- Alfred’s mid-’60s death and resurrection (although not, at least explicitly, his brief career as the villainous Outsider)
In fact, a crucial moment in the plot—the turning point at which Bruce realizes his memories are being infiltrated, and Alfred isn’t really Alfred—hinges on the fact that Alfred never remembered his death and resurrection… a clue unlikely to be noticed by many readers, depending as it does on a story that’s hardly even been mentioned in print for over 30 years.
Weaving through all of this, meanwhile, is a loose thread about Gotham chemical companies, and a rather more prominent theme about deciphering the Joker’s shifts in style and personality over the years. (Indeed, if anyone knows of an actual past story in which the Joker surrendered himself after losing a “laughing contest” with Robin, please let me know what it is!—that one was lost on me.)
It’s possible, barely, to wedge all of these references into the known continuity of the post-Crisis Batman’s life. (In fact, I’ve made my level best effort to do so on my DCU history site.) However, it’s no surprise that the story has provoked some mixed reviews… not to mention confused reactions from readers, since its references even to recent events are opaque at best. (Does Final Crisis take place after the “six months later” prologue/epilogue in “R.I.P.”? No, the other way around. Are Bruce’s flashbacks taking place years ago during his isolation chamber experiment? No, they’re contemporary. Why did Bruce twig to the Lump’s deception? See above. Was Dr. Hurt an agent of Darkseid? No evidence for that. Was “R.I.P.” all a delusion? We should be so lucky…)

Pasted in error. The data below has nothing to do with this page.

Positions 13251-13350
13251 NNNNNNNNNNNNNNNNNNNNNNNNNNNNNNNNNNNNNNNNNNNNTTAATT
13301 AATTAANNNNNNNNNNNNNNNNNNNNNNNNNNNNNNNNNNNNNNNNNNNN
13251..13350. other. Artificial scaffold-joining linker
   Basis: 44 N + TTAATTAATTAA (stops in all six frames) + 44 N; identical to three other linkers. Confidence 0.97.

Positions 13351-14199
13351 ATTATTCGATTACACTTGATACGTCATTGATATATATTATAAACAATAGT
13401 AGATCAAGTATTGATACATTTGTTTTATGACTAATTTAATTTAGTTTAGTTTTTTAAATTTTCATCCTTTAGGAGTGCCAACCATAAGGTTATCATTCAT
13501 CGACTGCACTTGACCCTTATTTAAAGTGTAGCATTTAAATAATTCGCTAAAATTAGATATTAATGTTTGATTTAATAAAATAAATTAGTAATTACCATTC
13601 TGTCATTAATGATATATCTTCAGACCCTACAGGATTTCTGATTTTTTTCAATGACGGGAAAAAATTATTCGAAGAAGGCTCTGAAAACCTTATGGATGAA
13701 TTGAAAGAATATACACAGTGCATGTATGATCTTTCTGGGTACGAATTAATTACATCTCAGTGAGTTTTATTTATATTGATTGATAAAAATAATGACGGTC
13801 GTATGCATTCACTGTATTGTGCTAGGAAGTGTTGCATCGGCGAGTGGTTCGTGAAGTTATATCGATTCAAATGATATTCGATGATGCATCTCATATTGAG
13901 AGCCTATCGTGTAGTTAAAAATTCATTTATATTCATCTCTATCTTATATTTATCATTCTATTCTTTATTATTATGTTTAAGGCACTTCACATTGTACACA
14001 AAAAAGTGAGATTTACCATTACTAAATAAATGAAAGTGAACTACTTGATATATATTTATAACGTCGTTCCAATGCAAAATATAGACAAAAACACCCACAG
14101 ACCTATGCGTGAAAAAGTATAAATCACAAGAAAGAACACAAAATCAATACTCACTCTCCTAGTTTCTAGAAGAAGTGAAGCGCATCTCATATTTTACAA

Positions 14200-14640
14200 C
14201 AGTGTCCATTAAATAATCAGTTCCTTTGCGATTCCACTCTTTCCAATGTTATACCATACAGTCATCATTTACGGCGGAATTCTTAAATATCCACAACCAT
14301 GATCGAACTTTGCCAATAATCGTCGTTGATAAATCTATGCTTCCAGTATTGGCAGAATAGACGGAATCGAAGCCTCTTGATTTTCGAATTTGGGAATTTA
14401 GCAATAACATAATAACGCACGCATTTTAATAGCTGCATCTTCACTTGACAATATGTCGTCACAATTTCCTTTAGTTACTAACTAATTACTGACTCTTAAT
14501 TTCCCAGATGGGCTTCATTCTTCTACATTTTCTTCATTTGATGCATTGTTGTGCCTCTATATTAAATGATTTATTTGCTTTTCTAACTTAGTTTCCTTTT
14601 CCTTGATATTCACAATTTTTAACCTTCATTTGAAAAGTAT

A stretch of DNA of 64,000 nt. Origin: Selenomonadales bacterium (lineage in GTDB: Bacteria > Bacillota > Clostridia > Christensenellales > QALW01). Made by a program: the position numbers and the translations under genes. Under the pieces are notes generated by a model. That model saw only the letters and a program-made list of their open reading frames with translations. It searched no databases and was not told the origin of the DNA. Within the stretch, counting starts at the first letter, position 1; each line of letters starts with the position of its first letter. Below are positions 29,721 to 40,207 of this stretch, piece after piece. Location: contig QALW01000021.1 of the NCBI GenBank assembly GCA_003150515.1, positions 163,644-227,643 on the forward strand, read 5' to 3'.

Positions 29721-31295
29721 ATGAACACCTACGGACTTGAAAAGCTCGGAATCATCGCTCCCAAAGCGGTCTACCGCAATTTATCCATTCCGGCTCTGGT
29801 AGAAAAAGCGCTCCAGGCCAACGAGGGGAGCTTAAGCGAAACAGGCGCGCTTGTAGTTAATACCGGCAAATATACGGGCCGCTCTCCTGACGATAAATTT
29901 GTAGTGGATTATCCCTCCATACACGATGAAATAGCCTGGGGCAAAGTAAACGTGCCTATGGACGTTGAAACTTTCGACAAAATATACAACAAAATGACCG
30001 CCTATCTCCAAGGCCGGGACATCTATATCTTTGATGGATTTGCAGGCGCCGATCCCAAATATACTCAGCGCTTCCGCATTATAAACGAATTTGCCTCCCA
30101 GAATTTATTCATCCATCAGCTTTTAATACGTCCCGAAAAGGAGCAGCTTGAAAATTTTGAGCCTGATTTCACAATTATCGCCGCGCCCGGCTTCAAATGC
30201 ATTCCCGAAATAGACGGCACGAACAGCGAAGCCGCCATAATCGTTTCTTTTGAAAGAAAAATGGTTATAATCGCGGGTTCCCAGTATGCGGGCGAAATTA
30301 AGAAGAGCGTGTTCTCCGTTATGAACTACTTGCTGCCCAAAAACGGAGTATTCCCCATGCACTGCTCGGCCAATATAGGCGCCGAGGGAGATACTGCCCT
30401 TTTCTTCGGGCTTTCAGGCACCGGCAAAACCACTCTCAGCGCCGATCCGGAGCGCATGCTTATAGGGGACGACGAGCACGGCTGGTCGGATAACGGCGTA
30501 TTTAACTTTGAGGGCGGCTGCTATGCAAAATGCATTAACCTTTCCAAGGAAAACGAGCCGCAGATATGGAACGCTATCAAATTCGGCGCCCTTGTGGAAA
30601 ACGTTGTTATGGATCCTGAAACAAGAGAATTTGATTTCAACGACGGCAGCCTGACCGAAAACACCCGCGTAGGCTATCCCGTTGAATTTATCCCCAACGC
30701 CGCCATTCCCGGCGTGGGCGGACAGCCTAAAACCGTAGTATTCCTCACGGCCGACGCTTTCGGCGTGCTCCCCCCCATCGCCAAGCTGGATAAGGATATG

And it all ends a in a cliffhanger wherein the Lump (in the form of Alfred offering a story—as the character often did in the Silver Age) forces Bruce to consider a Gotham without a Batman… a distraction he will presumably overcome in the next issue, if we’re to finish reviewing his career and lead into his “final” fate (whatever it may be) in Final Crisis. (So, once again, there will probably be no concrete ending in the pages of Batman itself.)
Still, despite all its flaws (or, to be charitable, “features with selective appeal”), I have to say that I rather enjoyed the issue—certainly more than I had the preceding storyline, at least. The nostalgia it evokes for adventures gone by (even if the ones Grant embraces aren’t often the ones most readers remember) elicits an authentic emotional tone that’s been missing from most of Grant’s run, and conveys a sense of direction and purpose to the Batman’s long career that’s too often missing from other, smaller-scale stories.
Whether Morrison will have a chance to return and pick up any of the loose threads he leaves lying about here still remains to be seen, however—the next three story arcs (at least) will be by different writers, and Batman group editor Mike Marts is as yet unwilling to commit to any return date for Grant. For dedicated fans of his work, that may be a loss… but on the other hand, for those who prefer their Batman stories slightly less quixotic, it may be a relief.Tags: Batman, continuity, DC Comics, Final Crisis, Grant Morrison, super-heroes